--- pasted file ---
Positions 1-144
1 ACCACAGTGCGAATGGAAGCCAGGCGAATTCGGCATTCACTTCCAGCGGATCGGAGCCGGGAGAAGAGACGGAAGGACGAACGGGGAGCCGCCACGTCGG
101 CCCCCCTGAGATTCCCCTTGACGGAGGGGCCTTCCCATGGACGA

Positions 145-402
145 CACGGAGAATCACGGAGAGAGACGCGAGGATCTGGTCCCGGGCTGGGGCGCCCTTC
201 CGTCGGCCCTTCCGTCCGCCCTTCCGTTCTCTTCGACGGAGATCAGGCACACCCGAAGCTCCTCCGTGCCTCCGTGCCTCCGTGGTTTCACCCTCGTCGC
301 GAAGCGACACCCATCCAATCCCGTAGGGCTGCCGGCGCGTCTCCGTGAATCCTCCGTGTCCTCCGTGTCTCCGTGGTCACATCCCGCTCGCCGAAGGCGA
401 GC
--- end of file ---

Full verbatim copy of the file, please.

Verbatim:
Positions 1-144
1 ACCACAGTGCGAATGGAAGCCAGGCGAATTCGGCATTCACTTCCAGCGGATCGGAGCCGGGAGAAGAGACGGAAGGACGAACGGGGAGCCGCCACGTCGG
101 CCCCCCTGAGATTCCCCTTGACGGAGGGGCCTTCCCATGGACGA

Positions 145-402
145 CACGGAGAATCACGGAGAGAGACGCGAGGATCTGGTCCCGGGCTGGGGCGCCCTTC
201 CGTCGGCCCTTCCGTCCGCCCTTCCGTTCTCTTCGACGGAGATCAGGCACACCCGAAGCTCCTCCGTGCCTCCGTGCCTCCGTGGTTTCACCCTCGTCGC
301 GAAGCGACACCCATCCAATCCCGTAGGGCTGCCGGCGCGTCTCCGTGAATCCTCCGTGTCCTCCGTGTCTCCGTGGTCACATCCCGCTCGCCGAAGGCGA
401 GC